According to local weather reports, it's snowing at this very moment practically everywhere but here along the river. I've not yet witnessed a single falling flake with my own eyes…and I've been looking. There is, however, a bit of snow on the ground, the lightest of dustings, just enough to add some white to the raked piles of sycamore leaves I hadn't gotten around to hauling to the mulch pile before I got sick. Still, I've seen plenty of frosts do a better job covering the ground with white.
As I write, the temperature stands at 27˚F, which is only marginally warmer than it was when I went out in the feeble dawn light to feed the loudmouthed ducks their scoops of cracked corn. Actually, it's the white ducks who cut such a rusty; the mallards are more polite, less demanding—though just are ready for breakfast.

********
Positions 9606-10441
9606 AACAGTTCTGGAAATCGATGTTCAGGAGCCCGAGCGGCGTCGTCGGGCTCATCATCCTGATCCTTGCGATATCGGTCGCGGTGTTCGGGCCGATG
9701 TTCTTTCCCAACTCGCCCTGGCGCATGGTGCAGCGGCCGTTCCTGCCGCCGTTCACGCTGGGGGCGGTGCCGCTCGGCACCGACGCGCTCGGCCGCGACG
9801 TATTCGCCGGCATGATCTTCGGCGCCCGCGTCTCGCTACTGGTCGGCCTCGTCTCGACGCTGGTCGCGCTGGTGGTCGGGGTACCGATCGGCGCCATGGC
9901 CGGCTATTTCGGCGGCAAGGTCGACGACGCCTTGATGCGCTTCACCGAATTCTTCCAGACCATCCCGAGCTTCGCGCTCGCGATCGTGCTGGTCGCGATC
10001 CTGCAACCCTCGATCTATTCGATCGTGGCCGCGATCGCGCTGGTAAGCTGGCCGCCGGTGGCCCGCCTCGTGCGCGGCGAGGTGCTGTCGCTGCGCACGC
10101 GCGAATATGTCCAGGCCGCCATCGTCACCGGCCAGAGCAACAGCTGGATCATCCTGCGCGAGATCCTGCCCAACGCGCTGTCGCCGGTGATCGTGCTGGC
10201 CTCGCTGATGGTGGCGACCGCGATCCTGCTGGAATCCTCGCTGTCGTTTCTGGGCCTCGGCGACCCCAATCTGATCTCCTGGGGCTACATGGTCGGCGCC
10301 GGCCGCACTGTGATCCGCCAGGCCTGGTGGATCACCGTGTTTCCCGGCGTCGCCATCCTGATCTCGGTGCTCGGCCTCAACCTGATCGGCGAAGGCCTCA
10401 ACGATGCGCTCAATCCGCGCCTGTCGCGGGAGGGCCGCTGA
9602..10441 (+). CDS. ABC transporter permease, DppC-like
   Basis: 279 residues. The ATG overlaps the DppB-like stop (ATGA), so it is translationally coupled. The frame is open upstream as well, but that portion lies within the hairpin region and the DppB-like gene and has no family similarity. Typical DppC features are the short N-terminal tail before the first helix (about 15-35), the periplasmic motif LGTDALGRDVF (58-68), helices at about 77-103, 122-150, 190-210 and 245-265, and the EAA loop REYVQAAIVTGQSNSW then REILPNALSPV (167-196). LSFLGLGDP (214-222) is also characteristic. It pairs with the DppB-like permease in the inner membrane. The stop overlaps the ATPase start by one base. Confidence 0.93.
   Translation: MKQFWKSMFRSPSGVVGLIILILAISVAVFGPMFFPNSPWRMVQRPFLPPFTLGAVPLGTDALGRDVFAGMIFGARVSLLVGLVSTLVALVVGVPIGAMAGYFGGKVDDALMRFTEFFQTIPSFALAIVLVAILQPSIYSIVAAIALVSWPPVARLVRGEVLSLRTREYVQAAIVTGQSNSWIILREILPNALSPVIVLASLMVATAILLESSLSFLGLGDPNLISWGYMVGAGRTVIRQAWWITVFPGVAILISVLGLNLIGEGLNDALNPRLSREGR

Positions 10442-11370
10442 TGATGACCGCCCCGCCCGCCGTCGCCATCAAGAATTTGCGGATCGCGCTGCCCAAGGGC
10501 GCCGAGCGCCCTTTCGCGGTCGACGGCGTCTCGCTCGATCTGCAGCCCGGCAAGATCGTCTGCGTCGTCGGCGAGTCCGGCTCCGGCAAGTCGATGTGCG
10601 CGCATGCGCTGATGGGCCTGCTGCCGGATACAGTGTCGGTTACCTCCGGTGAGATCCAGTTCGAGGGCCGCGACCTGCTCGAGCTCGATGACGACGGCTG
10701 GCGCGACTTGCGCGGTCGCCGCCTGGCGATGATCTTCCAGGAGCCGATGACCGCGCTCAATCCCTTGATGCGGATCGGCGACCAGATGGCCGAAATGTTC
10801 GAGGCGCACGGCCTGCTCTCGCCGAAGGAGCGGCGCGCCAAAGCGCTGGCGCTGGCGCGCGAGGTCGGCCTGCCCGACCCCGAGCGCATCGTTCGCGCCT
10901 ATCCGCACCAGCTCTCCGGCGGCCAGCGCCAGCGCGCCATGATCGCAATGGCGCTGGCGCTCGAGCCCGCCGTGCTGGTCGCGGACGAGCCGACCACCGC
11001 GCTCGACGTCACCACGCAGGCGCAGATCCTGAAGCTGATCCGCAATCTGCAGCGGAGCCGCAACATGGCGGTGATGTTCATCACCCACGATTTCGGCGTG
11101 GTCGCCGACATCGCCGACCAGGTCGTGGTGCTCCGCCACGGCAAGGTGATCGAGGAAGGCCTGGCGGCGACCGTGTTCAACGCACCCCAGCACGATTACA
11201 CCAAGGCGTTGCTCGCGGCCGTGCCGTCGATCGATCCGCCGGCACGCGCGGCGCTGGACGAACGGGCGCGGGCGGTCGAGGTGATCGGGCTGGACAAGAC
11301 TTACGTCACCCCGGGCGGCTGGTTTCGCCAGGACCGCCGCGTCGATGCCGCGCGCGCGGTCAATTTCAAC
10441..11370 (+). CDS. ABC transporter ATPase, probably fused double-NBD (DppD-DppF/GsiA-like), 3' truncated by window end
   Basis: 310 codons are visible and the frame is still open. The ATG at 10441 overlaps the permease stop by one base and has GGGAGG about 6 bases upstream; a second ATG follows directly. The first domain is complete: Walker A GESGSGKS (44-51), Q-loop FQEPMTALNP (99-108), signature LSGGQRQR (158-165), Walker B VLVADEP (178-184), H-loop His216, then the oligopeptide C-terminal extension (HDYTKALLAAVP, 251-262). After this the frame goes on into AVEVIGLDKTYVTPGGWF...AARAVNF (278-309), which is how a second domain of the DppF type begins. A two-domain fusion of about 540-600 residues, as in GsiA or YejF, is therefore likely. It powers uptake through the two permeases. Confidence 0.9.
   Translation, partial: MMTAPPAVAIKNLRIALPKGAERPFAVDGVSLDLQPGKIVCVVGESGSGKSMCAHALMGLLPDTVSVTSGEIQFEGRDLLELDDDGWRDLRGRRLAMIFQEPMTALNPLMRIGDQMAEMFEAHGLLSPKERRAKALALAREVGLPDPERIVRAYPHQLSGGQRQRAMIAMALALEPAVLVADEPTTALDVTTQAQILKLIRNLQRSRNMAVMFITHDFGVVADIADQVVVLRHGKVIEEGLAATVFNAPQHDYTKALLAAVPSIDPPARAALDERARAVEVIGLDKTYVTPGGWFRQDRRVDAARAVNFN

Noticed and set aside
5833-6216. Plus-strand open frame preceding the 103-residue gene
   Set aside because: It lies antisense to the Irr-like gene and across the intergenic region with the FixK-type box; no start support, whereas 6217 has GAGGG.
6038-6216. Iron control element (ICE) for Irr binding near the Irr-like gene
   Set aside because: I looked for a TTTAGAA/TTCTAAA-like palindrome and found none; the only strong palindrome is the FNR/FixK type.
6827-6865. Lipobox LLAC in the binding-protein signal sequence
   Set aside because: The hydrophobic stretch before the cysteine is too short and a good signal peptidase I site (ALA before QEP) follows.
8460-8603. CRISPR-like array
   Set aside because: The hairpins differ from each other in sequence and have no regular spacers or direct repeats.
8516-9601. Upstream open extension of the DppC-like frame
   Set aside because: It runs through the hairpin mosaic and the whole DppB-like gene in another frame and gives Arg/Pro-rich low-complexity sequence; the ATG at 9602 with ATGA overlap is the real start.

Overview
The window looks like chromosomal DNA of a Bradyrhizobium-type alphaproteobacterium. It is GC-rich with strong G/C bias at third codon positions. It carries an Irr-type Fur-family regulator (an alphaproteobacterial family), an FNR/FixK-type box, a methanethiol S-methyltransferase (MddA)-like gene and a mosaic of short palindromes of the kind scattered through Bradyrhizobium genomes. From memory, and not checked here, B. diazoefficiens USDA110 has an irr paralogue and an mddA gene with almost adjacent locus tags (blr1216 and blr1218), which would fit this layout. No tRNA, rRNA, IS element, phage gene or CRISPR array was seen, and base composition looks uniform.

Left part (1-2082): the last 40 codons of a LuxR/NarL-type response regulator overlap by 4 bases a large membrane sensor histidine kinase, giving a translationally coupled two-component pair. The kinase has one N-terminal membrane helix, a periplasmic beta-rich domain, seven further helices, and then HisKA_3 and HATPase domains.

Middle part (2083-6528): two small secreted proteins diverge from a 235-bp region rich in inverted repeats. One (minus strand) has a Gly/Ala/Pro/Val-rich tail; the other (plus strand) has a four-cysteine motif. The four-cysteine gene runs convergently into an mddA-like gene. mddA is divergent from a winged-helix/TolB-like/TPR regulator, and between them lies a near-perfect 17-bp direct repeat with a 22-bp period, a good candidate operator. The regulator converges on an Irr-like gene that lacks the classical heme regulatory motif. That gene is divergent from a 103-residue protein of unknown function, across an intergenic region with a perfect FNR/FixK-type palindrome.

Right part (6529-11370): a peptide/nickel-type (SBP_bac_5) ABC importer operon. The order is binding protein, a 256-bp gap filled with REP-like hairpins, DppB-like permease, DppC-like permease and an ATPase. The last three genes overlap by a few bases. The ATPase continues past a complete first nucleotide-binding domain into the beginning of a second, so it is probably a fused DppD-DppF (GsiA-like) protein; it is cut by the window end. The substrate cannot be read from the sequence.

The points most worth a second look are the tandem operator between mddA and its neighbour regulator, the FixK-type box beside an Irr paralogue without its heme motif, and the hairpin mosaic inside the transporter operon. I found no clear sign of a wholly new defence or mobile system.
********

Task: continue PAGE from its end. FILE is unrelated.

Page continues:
The river looks wintery today, falling snow or not—greenish-blue, lots of grays, a pewter sky and all the leaning sycamores whiter than any icicle. There are baubles of ice in the shallows—bits and pieces formed on leaves and weed stems. Some mid-riffle sticks and bits of debris wear an icy overcoat. There are a few of what I call "ice bells" along the bank.
The birds are busy working the feeders, perhaps twenty species all told. A nice variety, though nothing unusual. I can count seven male cardinals sitting in the same small tree, as brilliant as a handful of rubies flung against the chilled pale backdrop of winter. Lovely.
The weather folks say there's a 40 percent chance of snow all day. I'd like to see a bit—the actuality rather than just the aftermath. My plans are to build a fire, finish decorating the Christmas tree, and catch up with some indoor chores. I'm still not completely over whatever I had, still fighting a persistent cough. Falling snow would finish the overall mood of a quite, snug, riverbank Monday rather nicely, don't you think?